Taught: Fall. Alternate years.
Prerequisites: BIO 110 and 112; or ESC 150.
Credit: 4 hours; cross-listed as BIO 280.

ESC 360: Conservation Biology.
Goal: To understand the reasons why many species are endangered, to examine possible solutions, and to consider the ethical and ecological ramifications of species extinctions. To appreciate the interdisciplinary nature of conservation biology by considering issues ranging from the level of the gene to the scale of the entire biosphere.
Content: Students read, review, and discuss current literature in this speaking-intensive course. Students will conduct both laboratory- and field-based studies. Topics include defining diversity, threats to biodiversity, population genetics of rare species, conservation strategies and nature preserves, and legal and ethical issues.
Taught: Spring. Alternate years.
Prerequisites: BIO 110 and 112; or ESC 150.
Credit: 4 hours; cross-listed as BIO 360.
 
ESC 396: Special Topics in Environmental Studies.
Goal: To provide an opportunity to explore topics outside those offered elsewhere within the environmental studies curriculum or to explore in greater detail a subject covered by another course.
Content: An in-depth examination of a special topic within environmental studies. Topics will vary from semester to semester.
Taught: Offered occasionally.
Prerequisites: ESC 150 or permission of the instructor.
Credit: 3, 4 hours. A student may take a maximum of six to eight semester hours (two courses) of special topics in any one field.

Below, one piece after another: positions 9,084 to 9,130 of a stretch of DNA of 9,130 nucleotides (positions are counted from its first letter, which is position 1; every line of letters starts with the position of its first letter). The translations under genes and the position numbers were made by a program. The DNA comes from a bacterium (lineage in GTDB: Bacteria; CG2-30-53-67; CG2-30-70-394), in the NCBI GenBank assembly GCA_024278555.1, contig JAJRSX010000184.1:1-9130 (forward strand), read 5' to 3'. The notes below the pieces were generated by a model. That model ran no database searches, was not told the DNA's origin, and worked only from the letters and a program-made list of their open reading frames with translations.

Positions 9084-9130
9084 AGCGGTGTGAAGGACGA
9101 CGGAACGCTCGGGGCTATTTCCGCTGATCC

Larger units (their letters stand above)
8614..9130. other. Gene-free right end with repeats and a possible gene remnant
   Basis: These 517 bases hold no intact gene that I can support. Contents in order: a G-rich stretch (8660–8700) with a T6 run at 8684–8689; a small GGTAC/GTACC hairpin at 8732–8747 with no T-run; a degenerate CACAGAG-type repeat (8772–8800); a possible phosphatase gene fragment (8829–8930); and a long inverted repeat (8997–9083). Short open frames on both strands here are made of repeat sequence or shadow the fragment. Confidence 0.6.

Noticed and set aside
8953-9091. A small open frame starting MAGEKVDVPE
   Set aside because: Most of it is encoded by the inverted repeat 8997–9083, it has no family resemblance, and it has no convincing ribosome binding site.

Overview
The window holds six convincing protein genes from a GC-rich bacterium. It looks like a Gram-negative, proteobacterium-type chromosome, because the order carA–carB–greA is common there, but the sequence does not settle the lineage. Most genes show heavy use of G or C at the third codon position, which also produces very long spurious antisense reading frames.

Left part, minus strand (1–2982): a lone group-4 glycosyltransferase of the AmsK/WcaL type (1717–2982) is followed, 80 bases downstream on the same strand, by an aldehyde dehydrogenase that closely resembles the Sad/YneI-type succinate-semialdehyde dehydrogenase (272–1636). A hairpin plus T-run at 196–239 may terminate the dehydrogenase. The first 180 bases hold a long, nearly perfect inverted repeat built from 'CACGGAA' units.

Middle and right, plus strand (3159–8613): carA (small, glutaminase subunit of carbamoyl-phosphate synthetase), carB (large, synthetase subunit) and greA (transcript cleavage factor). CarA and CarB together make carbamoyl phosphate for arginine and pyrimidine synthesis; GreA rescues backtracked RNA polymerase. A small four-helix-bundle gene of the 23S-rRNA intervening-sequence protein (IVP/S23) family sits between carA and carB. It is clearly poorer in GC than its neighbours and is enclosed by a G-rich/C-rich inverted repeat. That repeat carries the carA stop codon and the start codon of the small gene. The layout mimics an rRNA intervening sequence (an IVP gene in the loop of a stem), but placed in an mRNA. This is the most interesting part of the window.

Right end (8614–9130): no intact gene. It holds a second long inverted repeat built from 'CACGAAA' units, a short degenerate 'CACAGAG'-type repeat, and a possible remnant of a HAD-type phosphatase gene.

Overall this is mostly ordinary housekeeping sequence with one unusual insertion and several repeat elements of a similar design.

ESC 440: Senior Integrative Exercise in the Life Sciences.
Goal: To provide a capstone integrative experience for seniors majoring in biology, neuroscience, and environmental studies. To prepare for careers and professional growth by discussing future goals and reflecting on past collegiate experiences, both in the major and in the general education curriculum.
Content: With faculty guidance, students will work individually to research a focused topic integrating concepts of biology, neuroscience, or environmental studies with those of another academic discipline. Students will work collaboratively in a small group to organize oral presentations incorporating individual topics into a broader theme, question, or problem. Students will make their presentations at the end of the semester to students and faculty in the Division of Natural Sciences and Mathematics. Students will also critique resumes and prepare cover letters for a variety of postgraduate opportunities.